#FF — The Queen’s Call


PHOTO PROMPT © David Stewart

The tumor can no longer be ignored. Queen Amanita pulses out via Mycelium Highway, OM-ing: Another Stupid Human Alert! Help!

Chitin jurisdictions call kibbutzes. Within an hour, the Oysters, who are well-known altruists, bzz back that they will step up, even though they know it means their disconnect from the net and containment. Oyster spores eject into the airstream. In a matter of days, they’ve converged on Chernobyl, where they build a vast outpost to absorb radioactivity.

Humans, though dense, notice. Mycologists’ gauges tell the story. Clay vaults are prepared. Generation after generation entombs itself for our dear Mother Gaia.

[100 words]

Glossary:
Amanita = a kind of mushroom that has been depicted most often in cultural images
mycelium = threadlike hairs underground that network, communicate with, feed, etc. parts of some fungi
chitin = the substance that makes up the cell wall of mushrooms; it’s the same stuff that builds the exoskeletons of insects
kibbutz =  in this story, a gathering/meeting
oysters = a kind of mushroom
spores = reproductive dust sent out from the gills of some mushrooms
mycologists = scientists whose specialty is fungi

The National Botanic Gardens of Ireland has been putting on some really interesting live meetings through eventbrite that they also record and post later on youtube. The one I watched live this morning was on our cousins, the fungi. Did you know that fungi are our closest living kingdom of relatives, much closer than plants. There was a way to ask questions of the presenter in the chat box. My question was about whether mushrooms could be used to neutralize radioactivity in the soil. The answer is no, but oyster mushrooms will take the radioactivity up in their bodies and out of the soil; they can be then placed in a protective vault away from harming other life. That’s just one tidbit of the very informative presentation.

I’m including a couple of links the presenter gave:
One is where they are turning fungi into leather: mycoworks.com
One is where they turn fungi into an alternative to styrofoam: ecovativedesign.com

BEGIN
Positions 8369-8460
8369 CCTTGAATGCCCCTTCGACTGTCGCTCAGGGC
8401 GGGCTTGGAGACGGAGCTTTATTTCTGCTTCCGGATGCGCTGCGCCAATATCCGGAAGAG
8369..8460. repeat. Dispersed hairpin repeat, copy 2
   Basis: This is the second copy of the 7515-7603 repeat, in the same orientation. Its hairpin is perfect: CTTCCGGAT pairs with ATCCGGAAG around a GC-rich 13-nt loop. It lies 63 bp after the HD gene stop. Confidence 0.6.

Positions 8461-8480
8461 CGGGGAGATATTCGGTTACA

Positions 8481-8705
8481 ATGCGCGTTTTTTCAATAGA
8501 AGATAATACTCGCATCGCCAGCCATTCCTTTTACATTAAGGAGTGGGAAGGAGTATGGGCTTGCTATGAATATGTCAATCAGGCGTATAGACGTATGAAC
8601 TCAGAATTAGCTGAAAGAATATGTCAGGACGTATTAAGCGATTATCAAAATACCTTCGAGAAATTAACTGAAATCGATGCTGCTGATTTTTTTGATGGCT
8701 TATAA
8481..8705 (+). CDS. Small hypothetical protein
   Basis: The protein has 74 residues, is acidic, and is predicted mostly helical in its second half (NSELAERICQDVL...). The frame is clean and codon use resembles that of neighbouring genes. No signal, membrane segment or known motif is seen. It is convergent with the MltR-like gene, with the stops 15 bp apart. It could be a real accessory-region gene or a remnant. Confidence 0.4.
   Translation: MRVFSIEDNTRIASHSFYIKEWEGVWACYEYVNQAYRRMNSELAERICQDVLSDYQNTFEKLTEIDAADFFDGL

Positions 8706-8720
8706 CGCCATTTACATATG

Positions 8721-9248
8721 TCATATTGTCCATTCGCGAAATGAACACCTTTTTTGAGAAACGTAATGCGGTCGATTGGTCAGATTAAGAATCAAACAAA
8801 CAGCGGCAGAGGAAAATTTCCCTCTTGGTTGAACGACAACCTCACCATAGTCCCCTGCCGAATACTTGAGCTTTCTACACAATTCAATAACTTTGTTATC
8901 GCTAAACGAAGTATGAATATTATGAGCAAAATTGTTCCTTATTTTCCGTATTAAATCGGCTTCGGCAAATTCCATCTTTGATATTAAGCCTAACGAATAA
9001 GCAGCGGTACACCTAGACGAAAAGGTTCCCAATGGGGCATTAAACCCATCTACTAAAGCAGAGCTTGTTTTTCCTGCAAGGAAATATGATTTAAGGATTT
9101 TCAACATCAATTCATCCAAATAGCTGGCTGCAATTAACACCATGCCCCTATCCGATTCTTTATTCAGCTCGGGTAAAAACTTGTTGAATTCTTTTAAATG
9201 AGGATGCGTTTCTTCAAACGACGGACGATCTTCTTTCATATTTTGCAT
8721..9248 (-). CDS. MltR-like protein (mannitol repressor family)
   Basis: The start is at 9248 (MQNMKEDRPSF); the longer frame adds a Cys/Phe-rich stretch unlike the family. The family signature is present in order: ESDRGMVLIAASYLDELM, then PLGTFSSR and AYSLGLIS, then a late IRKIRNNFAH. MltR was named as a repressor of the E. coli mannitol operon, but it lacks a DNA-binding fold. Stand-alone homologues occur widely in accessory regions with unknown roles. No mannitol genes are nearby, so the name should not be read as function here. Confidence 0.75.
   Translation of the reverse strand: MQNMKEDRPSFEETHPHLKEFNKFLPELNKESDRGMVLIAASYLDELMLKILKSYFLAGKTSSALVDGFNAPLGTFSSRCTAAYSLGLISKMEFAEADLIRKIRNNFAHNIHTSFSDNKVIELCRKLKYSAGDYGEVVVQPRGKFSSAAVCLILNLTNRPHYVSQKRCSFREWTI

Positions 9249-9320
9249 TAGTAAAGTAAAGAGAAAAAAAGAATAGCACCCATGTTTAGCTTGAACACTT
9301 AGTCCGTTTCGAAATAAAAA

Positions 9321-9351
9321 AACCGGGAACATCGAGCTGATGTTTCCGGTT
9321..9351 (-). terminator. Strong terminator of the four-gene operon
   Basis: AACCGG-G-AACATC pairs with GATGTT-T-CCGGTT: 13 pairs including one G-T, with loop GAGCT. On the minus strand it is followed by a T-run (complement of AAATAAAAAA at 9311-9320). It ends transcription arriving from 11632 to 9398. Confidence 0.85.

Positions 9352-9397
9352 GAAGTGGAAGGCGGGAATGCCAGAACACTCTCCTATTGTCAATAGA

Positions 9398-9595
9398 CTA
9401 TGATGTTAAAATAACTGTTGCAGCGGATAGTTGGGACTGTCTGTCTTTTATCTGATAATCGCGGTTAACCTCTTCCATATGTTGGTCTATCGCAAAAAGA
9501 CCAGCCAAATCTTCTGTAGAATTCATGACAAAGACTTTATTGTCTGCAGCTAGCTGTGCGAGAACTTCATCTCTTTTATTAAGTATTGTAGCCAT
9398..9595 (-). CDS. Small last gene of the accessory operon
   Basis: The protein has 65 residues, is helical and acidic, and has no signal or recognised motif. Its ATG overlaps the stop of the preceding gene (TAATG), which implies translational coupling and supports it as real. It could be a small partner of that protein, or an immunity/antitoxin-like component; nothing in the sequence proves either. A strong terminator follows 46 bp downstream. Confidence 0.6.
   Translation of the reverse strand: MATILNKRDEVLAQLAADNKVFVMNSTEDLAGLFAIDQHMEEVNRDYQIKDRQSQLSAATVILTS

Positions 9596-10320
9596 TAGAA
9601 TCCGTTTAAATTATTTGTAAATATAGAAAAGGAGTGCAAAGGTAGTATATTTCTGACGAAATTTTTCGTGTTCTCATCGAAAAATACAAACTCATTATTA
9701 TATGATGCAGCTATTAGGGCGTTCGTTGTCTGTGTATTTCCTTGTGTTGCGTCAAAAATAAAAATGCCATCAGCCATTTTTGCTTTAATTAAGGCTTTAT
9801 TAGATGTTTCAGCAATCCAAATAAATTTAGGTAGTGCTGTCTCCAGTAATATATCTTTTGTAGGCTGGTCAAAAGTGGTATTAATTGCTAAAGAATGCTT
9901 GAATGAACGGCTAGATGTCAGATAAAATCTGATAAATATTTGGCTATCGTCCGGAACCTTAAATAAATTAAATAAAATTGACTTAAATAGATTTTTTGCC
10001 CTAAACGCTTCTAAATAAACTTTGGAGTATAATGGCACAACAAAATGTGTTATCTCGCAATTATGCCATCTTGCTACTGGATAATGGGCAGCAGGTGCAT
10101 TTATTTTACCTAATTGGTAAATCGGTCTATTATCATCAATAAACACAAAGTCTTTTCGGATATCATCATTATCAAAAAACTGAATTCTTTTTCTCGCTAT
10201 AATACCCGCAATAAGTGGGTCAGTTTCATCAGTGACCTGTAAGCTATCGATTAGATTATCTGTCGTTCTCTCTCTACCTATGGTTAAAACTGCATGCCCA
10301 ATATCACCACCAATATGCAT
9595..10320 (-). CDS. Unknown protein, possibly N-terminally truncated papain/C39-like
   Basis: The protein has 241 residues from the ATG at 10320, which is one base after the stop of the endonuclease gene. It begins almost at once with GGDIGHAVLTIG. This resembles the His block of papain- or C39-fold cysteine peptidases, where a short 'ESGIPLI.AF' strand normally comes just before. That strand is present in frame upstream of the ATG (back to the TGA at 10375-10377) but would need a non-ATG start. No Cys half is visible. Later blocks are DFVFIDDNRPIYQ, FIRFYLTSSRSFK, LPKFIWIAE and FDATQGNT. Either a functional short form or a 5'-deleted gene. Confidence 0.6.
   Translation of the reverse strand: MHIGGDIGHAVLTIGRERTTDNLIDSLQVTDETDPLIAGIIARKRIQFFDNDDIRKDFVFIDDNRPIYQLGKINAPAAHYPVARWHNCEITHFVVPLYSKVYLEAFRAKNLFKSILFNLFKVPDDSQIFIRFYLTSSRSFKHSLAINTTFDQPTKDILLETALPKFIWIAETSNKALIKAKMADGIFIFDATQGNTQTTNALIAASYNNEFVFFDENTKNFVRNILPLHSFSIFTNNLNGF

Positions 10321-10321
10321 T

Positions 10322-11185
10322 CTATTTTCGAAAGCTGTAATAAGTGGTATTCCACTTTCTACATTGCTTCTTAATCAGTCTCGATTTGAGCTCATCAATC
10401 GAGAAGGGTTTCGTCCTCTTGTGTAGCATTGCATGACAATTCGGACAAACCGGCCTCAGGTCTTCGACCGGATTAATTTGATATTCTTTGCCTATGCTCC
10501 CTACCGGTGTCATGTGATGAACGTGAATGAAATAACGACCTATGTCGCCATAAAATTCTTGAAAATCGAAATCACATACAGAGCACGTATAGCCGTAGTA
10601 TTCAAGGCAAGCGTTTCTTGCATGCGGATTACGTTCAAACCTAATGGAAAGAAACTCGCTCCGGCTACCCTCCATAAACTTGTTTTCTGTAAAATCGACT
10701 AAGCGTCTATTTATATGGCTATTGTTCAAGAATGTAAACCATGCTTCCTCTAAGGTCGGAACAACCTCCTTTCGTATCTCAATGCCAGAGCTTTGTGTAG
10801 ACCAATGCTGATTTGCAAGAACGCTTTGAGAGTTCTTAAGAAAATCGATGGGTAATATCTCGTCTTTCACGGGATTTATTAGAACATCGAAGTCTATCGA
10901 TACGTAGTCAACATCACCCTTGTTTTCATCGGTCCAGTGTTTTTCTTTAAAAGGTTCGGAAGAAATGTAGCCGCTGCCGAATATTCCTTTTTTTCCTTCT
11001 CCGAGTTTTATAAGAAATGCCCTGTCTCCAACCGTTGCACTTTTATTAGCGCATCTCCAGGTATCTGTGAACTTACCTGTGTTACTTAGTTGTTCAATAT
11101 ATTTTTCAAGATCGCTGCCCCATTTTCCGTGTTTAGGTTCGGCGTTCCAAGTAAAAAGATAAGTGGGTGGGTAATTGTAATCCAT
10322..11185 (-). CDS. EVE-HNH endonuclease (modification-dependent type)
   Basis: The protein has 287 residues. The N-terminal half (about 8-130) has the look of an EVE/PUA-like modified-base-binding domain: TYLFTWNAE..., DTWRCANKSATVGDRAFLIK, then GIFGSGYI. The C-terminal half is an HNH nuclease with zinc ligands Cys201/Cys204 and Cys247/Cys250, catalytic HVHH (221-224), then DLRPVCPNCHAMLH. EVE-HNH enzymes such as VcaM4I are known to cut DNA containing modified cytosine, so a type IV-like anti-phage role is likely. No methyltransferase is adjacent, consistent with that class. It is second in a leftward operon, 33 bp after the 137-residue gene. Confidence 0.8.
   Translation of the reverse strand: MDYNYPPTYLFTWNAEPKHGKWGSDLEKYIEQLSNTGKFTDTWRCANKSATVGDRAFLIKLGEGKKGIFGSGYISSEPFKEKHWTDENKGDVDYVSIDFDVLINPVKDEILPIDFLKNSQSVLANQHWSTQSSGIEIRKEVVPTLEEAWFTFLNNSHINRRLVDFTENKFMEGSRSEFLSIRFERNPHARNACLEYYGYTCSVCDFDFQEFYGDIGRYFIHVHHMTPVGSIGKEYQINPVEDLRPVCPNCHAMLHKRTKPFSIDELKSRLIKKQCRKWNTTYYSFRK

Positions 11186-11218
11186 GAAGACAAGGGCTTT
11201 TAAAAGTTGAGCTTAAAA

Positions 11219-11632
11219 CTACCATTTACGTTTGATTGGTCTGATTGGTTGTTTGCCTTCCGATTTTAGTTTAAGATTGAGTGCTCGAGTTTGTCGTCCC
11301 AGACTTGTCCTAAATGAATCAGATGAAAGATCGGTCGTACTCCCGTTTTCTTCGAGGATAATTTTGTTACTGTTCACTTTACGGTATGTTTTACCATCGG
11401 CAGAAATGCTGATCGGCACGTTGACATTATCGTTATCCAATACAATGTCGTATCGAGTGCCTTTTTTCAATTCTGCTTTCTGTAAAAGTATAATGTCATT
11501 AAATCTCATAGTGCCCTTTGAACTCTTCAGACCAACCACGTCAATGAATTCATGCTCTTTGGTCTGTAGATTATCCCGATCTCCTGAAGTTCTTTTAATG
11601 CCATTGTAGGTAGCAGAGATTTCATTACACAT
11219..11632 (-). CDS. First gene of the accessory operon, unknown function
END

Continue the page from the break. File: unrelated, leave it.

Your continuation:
Update on 4/22/21:  The video is now up at youtube.  Check it out here.

Rochelle Wisoff-Fields is the gracious host of Friday Fictioneers.

62 Comments Add yours

  1. Nobbinmaug says:

    We can find the cures for all our ills right here. If only the cure were more profitable than the disease, maybe we’d explore some. That’s all very interesting especially the alternative to styrofoam. I can’t believe we still use that shit.

    Liked by 1 person

    1. msjadeli says:

      I’ve heard hemp can be used to replace a lot of toxic products as well. As long as profit rules we are doomed. Thank you for reading and commenting.

      Liked by 1 person

  2. jenne49 says:

    And so the Oysters show more humanity than the humans. Great story and I really enjoyed the information about oyster mushrooms. So much knowledge on offer out there for us to learn.

    Liked by 1 person

    1. msjadeli says:

      Jenne, thank you, so glad you enjoyed the story and learning about our cousins, the fungi 🙂

      Liked by 1 person

  3. neilmacdon says:

    Interesting take on the “spores”. And educational too

    Liked by 1 person

    1. msjadeli says:

      Neil, thank you! On another topic, I’m almost finished with your book. I’m enjoying it and plan on writing a review afterwards.

      Liked by 1 person

      1. neilmacdon says:

        Thanks so much, Jade. I’m really glad you’re liking Tears of Boabdil and I’ll look forward to the review

        Liked by 1 person

        1. msjadeli says:

          You’re very welcome.

          Like

  4. ghostmmnc says:

    A very weird looking picture, and your take on it was so good! Interesting about the fungi. 🙂

    Liked by 1 person

    1. msjadeli says:

      Barbara, thanks! It is a weird picture!

      Liked by 1 person

  5. Iain Kelly says:

    We are stupid humans, aren’t we? We really do need to be helped out. Great info too.

    Liked by 1 person

    1. msjadeli says:

      Yes and Yes. Thank you, Iain 🙂

      Liked by 1 person

  6. An imaginatively told story and interesting info to boot. Cool and thank you.

    Liked by 1 person

    1. msjadeli says:

      Many thanks, D. It was an informative presentation and glad I took notes.

      Liked by 1 person

  7. Sadje says:

    Very interesting info ! Thanks for sharing

    Liked by 1 person

    1. msjadeli says:

      You’re welcome. Sadje I learned SO much watching that brief presentation about fungi!

      Liked by 1 person

      1. Sadje says:

        It well less known fact.

        Liked by 1 person

  8. Paul says:

    Neat fact about oyster mushrooms – never knew that (or what oyster mushrooms were!)

    Hey why did the mushroom go to the party —- cause he’s a fungi!

    I know pretty bad – a bad Dad joke is what my kids would say. 🙂

    Liked by 1 person

    1. msjadeli says:

      Very fungi 🙂

      Liked by 1 person

  9. draliman says:

    Cool and interesting take on the prompt!

    Liked by 1 person

    1. msjadeli says:

      Thank you, Ali!

      Liked by 1 person

  10. pennygadd51 says:

    Very imaginative take on the prompt – well done! I wish we could learn to treat Gaia with a great deal more respect.

    Liked by 1 person